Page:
Emma Hislop reviews Witi’s Wāhine by Nancy Brunning, currently playing at the ASB Waterfront Theatre in Auckland.
“‘Mā te wāhine, mā te whenua, ka ngaro te tangata’ – ‘by women, and land, do men perish’. These ancient words are a warning, but they are also a gift, an elixir to bring ancient wisdom back to our world.”
There are 675 seats at the ASB Waterfront Theatre and it is not a small stage, yet when Witi’s Wāhine opened on Saturday night it might have been unfolding in someone’s living room. The lights on the audience are initially left up. The audience tonight is largely Māori and hums with a feeling of excitement and celebration. I spot Ihimaera sitting one row back and to the left, smiling in an orange cap and sleeveless jacket. When I steal another look a few minutes later, he has put on a mask.
Ka pai, Matua. Taoka like you need protecting.
Four actors appear on the stage. They are Roimata Fox, Olivia Violet Robinson Falconer, Pehia King and Awhina-Rose Henare Ashby.
“We can see you”, one of them confirms, and it’s as though she’s speaking to Ihimaera directly.
In a recent interview, Co-director Ngapaki Moetara said “Nāna te whare nei.” This is Nancy’s whare.
She was referring to the late and dearly missed Nancy Brunning (Ngāti Raukawa, Ngāi Tūhoe) whose craft helped bring Ihimaera’s female characters to live audiences. Witi’s Wāhine was first staged in 2019, in a story of wāhine and whānau and the ties that hold us tight through our whakapapa. That same year Brunning sadly died of cancer.
Moetara, says, “Nancy was a brave and formidable force. She was purposeful in crafting this work and has something important to say about Aotearoa.”
Less than 10 minutes in, it’s clear Brunning (with Tanea Heke and their company Hāpai Productions) has left us an incredible gift. The 18 scenes in Witi’s Wāhine weave an intricate pattern through Ihimaera’s works, and the result is astonishing. We are led powerfully through the universe at Rongopai, the wharenui at Waituhi, Ihimaera’s home town. Together, the short stories that unfold on the stage in front of me form an eloquent meditation on three generations, mortality and the passing of time, as well as reflecting our history with all the depth and the layers.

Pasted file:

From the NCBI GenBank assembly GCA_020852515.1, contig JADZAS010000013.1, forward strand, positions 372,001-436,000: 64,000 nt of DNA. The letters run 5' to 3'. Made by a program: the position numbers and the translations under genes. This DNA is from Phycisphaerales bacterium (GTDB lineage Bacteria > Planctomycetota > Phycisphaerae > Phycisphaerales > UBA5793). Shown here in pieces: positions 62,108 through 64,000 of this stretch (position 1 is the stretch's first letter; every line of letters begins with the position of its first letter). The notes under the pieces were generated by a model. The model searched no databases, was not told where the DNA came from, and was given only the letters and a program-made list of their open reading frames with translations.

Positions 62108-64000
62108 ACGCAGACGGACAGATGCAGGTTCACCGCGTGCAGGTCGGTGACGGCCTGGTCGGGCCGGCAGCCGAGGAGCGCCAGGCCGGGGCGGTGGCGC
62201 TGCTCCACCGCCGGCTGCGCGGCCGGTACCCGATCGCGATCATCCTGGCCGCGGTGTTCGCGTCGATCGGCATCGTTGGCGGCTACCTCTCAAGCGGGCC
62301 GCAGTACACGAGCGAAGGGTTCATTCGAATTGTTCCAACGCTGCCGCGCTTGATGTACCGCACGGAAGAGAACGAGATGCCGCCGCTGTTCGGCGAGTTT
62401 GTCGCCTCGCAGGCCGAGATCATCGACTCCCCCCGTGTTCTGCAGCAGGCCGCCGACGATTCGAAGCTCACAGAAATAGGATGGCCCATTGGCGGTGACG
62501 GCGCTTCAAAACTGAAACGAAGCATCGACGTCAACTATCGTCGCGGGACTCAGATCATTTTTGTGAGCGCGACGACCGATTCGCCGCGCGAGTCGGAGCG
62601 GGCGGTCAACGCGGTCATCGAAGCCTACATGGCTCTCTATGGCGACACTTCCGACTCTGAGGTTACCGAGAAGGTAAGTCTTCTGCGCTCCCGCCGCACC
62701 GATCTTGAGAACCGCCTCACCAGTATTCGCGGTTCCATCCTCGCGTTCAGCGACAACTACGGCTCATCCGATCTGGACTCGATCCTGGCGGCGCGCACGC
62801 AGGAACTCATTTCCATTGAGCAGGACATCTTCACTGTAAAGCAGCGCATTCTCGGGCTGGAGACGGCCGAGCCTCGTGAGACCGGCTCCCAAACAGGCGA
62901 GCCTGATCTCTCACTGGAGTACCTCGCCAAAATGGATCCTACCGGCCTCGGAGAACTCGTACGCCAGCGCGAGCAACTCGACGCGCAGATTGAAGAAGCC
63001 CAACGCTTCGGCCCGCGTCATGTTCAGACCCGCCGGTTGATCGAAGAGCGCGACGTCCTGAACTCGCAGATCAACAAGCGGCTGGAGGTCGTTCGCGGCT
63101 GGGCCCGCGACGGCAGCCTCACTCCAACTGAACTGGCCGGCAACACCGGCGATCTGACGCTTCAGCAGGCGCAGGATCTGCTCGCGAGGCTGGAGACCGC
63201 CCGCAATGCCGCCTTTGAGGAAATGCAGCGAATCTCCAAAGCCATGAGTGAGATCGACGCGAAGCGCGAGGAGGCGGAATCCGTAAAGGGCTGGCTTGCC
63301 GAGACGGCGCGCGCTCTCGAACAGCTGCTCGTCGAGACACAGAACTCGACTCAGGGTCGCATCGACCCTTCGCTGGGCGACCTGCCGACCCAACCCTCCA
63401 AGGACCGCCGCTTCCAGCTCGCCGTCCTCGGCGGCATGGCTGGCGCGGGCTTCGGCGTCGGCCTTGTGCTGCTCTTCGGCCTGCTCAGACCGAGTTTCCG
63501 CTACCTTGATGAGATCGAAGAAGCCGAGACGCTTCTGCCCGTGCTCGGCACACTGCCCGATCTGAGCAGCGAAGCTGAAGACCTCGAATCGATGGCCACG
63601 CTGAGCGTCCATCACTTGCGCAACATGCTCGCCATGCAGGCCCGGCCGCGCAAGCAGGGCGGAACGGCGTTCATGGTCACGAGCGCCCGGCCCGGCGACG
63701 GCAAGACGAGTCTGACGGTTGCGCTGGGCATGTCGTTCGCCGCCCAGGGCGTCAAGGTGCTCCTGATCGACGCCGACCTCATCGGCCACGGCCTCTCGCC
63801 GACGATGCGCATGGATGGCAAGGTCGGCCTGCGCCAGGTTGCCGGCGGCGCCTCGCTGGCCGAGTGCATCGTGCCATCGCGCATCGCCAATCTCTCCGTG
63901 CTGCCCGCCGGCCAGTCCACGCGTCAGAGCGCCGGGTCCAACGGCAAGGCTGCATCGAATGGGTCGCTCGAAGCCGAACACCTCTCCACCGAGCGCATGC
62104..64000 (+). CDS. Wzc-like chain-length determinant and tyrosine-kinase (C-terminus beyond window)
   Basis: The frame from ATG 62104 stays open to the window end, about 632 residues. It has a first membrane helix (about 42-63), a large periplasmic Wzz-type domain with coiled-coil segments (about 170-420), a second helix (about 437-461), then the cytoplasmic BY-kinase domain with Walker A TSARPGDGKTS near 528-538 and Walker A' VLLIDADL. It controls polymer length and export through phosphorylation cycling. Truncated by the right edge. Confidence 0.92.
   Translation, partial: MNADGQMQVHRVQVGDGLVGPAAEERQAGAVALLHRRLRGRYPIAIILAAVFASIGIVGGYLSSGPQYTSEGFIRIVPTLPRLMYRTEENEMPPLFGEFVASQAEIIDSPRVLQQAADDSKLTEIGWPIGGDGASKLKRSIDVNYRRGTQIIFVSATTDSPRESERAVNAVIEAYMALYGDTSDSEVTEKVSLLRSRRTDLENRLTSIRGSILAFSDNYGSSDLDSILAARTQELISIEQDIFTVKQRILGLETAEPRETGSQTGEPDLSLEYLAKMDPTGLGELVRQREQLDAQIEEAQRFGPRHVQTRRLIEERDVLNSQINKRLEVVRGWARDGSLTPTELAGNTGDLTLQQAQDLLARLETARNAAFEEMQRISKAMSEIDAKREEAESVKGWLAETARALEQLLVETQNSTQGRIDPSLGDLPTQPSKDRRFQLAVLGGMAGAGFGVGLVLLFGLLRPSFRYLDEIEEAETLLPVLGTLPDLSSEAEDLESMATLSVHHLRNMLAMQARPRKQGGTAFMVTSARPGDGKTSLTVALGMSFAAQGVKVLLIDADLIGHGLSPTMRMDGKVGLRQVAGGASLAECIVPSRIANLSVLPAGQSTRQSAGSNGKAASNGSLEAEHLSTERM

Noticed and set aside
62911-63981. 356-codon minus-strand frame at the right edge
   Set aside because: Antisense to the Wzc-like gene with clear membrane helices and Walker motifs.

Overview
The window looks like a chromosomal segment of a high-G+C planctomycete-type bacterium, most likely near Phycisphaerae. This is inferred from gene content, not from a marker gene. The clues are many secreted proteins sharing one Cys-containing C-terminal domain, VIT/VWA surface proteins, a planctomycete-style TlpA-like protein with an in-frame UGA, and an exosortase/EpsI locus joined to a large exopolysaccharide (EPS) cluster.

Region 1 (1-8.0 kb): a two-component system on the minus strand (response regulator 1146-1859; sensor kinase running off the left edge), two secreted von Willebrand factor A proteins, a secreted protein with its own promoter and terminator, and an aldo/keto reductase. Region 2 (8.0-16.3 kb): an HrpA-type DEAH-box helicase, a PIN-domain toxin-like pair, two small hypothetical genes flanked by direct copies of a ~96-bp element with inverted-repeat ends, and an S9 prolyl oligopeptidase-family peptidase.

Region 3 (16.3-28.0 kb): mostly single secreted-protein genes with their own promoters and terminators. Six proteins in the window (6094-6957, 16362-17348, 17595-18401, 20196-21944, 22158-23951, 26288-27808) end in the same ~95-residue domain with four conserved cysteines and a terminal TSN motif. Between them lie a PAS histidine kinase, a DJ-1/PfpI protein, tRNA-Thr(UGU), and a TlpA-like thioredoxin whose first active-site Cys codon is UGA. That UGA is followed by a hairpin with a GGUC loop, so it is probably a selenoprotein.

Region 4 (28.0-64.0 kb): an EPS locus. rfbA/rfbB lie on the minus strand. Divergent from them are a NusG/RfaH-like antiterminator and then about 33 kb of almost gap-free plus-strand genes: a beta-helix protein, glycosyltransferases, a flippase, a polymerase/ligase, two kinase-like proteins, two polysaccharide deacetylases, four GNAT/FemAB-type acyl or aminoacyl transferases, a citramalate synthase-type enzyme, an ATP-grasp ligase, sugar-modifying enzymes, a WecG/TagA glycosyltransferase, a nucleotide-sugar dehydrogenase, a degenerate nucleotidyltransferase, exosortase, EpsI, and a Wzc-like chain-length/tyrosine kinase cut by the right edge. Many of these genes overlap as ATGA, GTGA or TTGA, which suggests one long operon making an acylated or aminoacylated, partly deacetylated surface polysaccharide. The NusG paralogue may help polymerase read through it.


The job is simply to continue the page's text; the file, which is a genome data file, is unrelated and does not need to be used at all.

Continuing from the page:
The cast has been described as eclectic, with varying degrees of exposure and experience. Alongside the cast are the tira (supporting cast): Raiha Moetara, Pepi-Ria Moetara-Pokai, Maramaria Ki-Tihirahi Moetara, Matawai Hanaatia Winiata. One thing is clear, they are all Māori as. I wonder what it’s like for the actors to carry such a beautiful, yet challenging wero. Alongside Brunning’s huge and important legacy, how do you ensure that the mana of Ihimaera’s characters is instilled into the actors?
The actors take on new roles in each story, the characters from Ihimaera’s books including Simeon from Bulibasha, Riripeti from The Matriarch and Tiana from The Dream Swimmer. It was Brunning’s aim to shine a light on the wāhine in Ihimaera’s books, especially as they were sometimes sidelined or changed in the film adaptations.
We are first introduced to an older woman sitting in an armchair, a knitted rug on the back of the chair. Three women tirelessly cut scrub; a hockey coach berates her team in a hilarious way; the matriarch Riripeti storms around in a Victorian skirt, expertly wielding a tokotoko. The audience watches with delight as the beloved characters of Miro Mananui and Maka tiko bum, from the anthology Pounamu Pounamu, cheat each other in their game of cards. These nannies are based on Ihimaera’s real-life nannies. Their appearance on stage brings a huge cheer from the audience. Not a minute of the show is wasted, and never strays into cliché; it’s too well-written for that. Witi’s wāhine are distinct from one another and they are all sustained by the whenua.